Mr Fletcher said the opening of Forward Step coincided with a 'dramatic' improvement in behaviour in the main school.
Attendance is also rising – after being below the national average last year it has risen to 94.8pc, while rates of persistent absence are also falling.
The school is also reaping the benefits in terms of applications and is oversubscribed for the 2019-20 academic year.
Duncan Ramsey, chief executive of the Eastern Multi-Academy Trust, which runs King's Lynn Academy, said: 'The school has its challenges and Alan wanted to get on board those pupils who are disaffected in school.
'Alan had a vision of an area that would support those pupils and support the families which I believe is a real strength.
'As a trust we agreed and supported it and backed it with £200,000 of cash to build the centre and staff it.
'The aim was to create an environment where we could reduce permanent exclusions, give time and space to students who struggle in main school and engage the community.'
Mr Fletcher said Forward Step may eventually take on students at risk of exclusion from other schools. 'For me this school has always been very strong in pastoral care. For those 'managed move' kids we are the right place.'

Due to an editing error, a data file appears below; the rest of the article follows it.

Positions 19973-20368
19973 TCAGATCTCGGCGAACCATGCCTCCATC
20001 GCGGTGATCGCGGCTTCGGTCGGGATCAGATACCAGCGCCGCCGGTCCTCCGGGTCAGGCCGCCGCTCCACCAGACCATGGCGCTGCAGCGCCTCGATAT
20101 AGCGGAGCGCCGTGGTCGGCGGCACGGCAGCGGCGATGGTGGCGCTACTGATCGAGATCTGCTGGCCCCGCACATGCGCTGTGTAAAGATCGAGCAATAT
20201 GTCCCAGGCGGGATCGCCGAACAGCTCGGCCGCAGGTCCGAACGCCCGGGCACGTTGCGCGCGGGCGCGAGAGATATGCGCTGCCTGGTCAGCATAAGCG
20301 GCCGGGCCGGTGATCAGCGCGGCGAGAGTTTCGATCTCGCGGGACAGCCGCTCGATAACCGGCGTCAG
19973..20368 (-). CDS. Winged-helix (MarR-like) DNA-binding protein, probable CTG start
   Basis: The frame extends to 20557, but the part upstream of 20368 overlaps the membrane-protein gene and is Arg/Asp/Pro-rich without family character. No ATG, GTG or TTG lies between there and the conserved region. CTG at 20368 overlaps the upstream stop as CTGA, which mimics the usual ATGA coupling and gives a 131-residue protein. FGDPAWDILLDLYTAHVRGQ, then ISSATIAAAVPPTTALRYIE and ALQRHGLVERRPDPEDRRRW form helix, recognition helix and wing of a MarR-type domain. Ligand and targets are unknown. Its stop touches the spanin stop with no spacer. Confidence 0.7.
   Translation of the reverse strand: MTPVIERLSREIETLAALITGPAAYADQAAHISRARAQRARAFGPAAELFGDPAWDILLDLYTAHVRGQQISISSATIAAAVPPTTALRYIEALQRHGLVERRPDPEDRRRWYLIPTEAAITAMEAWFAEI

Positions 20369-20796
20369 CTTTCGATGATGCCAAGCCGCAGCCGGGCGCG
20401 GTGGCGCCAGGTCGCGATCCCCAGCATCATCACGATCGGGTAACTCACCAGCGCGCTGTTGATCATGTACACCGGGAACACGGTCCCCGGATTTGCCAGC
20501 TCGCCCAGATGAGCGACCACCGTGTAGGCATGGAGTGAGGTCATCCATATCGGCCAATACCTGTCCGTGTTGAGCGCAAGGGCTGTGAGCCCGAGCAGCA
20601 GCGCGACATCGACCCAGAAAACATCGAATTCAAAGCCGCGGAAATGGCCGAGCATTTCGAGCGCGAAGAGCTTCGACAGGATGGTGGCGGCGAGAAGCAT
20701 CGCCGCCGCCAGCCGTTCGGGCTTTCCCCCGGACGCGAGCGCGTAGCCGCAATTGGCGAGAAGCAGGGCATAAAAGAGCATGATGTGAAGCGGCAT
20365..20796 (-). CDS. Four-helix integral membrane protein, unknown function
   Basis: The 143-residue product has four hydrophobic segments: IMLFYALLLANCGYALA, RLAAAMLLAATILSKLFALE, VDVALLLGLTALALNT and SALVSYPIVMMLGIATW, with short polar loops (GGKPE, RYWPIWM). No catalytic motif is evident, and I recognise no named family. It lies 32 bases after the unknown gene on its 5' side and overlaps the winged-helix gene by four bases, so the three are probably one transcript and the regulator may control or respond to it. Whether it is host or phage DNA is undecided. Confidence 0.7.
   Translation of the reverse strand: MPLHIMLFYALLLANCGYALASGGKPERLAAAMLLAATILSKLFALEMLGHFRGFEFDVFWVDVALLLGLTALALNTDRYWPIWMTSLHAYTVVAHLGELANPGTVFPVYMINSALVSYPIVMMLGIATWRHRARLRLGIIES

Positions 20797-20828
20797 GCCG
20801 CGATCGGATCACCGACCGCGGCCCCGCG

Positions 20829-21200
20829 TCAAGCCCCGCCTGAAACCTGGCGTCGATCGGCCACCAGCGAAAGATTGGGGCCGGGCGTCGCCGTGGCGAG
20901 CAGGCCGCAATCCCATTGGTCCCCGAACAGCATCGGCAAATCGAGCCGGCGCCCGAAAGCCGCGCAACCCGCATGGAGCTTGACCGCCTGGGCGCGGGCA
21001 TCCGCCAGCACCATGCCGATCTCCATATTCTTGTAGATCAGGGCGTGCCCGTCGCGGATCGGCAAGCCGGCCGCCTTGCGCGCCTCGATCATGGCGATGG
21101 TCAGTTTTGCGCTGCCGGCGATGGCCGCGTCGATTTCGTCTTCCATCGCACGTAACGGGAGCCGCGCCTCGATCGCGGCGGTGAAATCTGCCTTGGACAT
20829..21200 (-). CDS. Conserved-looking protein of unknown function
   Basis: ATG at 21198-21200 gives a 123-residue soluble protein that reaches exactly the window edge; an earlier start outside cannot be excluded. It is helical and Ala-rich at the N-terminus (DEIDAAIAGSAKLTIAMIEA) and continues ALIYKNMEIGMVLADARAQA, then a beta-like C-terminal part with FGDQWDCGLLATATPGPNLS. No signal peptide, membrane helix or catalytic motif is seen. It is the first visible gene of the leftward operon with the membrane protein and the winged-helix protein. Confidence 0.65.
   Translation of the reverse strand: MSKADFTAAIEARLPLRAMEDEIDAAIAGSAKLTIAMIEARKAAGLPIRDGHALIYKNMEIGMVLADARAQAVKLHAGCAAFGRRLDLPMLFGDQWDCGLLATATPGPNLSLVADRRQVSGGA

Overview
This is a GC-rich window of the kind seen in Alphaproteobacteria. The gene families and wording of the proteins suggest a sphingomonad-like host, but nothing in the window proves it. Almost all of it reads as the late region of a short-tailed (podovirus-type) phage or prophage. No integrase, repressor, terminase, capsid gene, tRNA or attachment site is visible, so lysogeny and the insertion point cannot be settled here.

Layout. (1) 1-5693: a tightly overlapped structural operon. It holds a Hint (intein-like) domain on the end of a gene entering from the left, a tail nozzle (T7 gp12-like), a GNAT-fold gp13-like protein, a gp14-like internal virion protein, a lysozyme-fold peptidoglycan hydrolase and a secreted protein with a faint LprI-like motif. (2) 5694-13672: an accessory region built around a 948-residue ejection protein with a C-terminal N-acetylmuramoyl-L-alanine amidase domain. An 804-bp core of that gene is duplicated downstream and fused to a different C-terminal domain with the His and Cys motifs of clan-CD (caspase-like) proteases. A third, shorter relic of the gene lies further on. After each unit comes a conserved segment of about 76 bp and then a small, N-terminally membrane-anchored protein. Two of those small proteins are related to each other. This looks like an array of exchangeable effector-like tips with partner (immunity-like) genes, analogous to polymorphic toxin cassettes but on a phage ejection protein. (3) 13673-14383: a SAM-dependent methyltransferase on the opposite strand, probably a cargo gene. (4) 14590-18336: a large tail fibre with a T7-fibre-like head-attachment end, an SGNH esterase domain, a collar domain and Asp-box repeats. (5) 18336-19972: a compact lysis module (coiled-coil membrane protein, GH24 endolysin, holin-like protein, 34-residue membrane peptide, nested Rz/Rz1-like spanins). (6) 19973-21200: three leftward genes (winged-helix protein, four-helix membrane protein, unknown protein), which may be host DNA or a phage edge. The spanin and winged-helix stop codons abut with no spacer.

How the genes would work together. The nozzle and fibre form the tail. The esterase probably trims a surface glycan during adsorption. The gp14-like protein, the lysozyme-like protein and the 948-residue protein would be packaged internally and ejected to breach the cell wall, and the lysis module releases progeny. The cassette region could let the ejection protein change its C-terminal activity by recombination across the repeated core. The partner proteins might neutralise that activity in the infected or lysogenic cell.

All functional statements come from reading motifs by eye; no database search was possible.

'We are pushing hard to get to a better place'
The school's efforts to help the most disadvantaged and difficult students have seen it take a knock in official rankings.
In secondary school league tables released this week it was among the worst-performing schools in the country, with a Progress 8 score of -0.81.
But Ofsted recognised its work during a visit in October, with inspectors complimenting the new exclusion centre and noting 'sustained improvements' in behaviour.
While the school is still ranked as 'requires improvement', the effectiveness of leadership and management and pupil development, behaviour and welfare were rated 'good'.
Mr Fletcher said: 'We have a lot of work ahead of us. We are two years in to what is in my mind a six-year turnaround. If we carry on for the next four years as we have for the past two there is no reason why we cannot be outstanding.
'It was traditionally the 'sink school' but we are pushing hard to get it to a better place.'
Mr Ramsey added: 'Alan is putting students first rather than the system and I think it is really starting to pay dividends.'